In just the last few weeks, we've seen the USA Gymnastics former team doctor sentenced to more than 100 years for repeated sexual abuse.

Various other coaches have been accused of yelling at student-athletes and verbally abusing them, only to be let go, and then hired by a different team.

University of Denver Professor of Sport Coaching, Brian Gearity says the fact that recent scandals within athletics and coaching are coming to light is actually progress.

“What we’re seeing today is finally, and hopefully consistently, a change for more ethical, and professional standards,” says Gearity. Some may say kids are too sensitive or need to toughen up, but Gearity says, that’s not actually the case, instead, these kids and student-athletes may have spent years putting up with the abuse.

“Athletes and a lot of collegiate and professional athletes, and we have the Olympians now who are kind of the epitome of toughness, they really have endured for so long, and often times what they’re enduring is ineffective and unethical coaching practices. When you stop and think about the sexual assault allegations in gymnastics now, verbal and emotional assault of athletes, that in order to even stay in that sport, maintain their scholarship, compete professionally, they have to endure those things, because there’s no other option. The only other option is - we call them quitters and in reality they’re not really quitters, they leave, they’re voluntarily leaving the sport to find other opportunities.”

Gearity says social media has helped bring more abuse cases to be talked about. He says it also has to do with what he calls athlete activism.

“I think what we’re seeing today is people are kind of challenging that (unacceptable behavior) more – saying you know what, people are saying and doing these things and they’re not right. We have more social media and you have more examples of athletes like Lebron James and other athletes, the take the knee movement in the NFL. Athlete activism is probably on the rise…As the money continues to grow in college sports, athletes are going to start to ask more questions and then universities will become more liable and negligent in employing these coaches, administrators and team doctors and they’re going to continue to face lawsuits.”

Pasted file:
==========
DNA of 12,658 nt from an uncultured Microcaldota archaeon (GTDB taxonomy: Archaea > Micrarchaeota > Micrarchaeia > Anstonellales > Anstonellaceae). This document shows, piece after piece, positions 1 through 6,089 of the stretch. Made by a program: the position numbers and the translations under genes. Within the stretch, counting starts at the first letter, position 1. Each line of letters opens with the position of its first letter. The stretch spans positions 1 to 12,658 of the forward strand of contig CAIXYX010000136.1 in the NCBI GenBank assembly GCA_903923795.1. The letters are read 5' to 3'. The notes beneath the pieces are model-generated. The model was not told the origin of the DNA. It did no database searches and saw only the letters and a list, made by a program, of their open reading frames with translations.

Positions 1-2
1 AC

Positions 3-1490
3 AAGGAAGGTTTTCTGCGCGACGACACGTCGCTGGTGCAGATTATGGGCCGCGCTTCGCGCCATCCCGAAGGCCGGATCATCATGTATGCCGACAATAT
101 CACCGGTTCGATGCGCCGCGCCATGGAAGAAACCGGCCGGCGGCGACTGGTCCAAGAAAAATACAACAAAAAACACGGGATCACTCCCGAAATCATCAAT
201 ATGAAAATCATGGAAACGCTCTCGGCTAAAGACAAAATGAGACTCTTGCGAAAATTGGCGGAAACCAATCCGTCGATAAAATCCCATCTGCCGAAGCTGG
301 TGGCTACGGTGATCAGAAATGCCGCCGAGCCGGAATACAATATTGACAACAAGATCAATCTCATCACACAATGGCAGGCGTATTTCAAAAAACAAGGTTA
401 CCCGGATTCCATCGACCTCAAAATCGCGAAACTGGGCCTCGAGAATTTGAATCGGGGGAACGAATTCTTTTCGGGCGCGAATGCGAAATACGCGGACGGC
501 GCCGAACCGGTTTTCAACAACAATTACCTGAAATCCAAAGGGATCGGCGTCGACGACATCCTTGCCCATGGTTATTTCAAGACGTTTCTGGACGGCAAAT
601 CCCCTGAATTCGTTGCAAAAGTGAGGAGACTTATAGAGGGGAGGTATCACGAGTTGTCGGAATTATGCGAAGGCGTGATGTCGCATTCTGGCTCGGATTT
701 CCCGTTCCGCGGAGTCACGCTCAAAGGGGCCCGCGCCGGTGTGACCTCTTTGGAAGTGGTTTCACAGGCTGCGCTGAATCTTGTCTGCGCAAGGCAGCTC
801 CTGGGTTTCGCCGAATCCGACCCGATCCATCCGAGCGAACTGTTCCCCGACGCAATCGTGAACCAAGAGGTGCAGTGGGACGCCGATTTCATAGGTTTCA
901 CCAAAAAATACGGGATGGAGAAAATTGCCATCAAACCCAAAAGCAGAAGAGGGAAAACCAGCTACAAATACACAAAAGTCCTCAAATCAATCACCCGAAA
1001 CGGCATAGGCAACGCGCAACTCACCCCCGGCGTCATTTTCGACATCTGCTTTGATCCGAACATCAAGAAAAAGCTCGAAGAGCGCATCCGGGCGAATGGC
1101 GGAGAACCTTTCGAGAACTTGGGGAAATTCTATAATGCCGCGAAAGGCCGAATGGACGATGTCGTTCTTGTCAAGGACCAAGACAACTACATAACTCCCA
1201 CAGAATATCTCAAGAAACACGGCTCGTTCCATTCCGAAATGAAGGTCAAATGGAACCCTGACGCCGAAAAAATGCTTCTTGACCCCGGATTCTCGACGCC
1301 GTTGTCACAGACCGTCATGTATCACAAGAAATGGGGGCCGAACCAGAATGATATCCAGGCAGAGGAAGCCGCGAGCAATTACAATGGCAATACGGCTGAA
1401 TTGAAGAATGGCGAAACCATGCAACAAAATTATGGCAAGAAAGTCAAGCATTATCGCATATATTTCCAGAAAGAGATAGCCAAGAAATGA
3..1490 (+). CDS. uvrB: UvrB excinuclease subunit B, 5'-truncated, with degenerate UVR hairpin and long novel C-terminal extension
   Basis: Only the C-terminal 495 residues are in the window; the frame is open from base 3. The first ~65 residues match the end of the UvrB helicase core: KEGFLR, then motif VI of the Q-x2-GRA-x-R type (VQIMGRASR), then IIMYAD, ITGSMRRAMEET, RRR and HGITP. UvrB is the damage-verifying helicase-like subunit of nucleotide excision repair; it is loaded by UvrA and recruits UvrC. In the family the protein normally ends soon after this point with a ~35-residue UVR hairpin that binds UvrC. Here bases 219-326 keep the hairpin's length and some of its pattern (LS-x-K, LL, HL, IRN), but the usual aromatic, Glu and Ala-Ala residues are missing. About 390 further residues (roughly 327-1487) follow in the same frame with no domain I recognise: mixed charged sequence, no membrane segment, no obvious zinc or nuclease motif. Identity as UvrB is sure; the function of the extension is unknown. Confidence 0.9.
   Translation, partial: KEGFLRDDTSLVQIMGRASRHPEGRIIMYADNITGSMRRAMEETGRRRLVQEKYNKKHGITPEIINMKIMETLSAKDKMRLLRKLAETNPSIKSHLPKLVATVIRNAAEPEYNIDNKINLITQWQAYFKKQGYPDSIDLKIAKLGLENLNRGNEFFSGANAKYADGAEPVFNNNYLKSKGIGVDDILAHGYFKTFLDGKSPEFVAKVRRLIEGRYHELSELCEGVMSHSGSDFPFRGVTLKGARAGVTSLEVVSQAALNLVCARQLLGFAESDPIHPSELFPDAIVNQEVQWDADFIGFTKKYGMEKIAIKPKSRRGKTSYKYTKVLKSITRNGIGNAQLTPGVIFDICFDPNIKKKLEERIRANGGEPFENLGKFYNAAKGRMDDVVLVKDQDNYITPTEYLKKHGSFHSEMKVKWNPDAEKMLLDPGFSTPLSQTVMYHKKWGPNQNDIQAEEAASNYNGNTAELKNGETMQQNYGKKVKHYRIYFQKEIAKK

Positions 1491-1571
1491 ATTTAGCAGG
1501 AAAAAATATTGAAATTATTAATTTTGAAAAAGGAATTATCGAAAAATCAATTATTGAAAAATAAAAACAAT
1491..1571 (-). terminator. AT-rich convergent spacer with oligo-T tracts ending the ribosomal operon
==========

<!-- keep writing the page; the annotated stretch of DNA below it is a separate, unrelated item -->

Gearity says there should be a focus on creating the best environment, which means still having high expectations, but using supportive behaviors to communicate those expectations.

This involves coaches learning and developing coping skills and emotional skills to regulate their own behavior, so they don’t take out their anger through physical, verbal, or mental abuse.

Gearity says we’ll keep seeing scandals like the one we’re seeing at CSU right now, within the men’s basketball program, unless the culture of coaching changes.

“Somebody needs to stop and go and regulate coaching education and license coaches. They should have to get professional development and if they cross the line and a complaint is filed, let’s suspend their license and then they can’t coach anymore and they can go find something else to do,” says Gearity.

He says when you look at the accountability structures and the checks and balances from the President of the board, the athletic director, and other people at the top, it’s hard to speak up.

For a young coach, or someone who sees these things happening it can be intimidating to say anything because they aren’t making six figures, and if they lose their job it can be catastrophic. It can also affect the rest of their career.

“Until the board of trustees and the athletic directors abide by the best practice standards, and practices, we’re going to continue to see this thing, unfortunately I think it’s going to take too again massive lawsuits to change things, or some type of legislation to change the coaches before the job and have a mediation plan.”

Gearity says he thinks the only thing that may change this entire sports culture we’re living in, are large, costly lawsuits.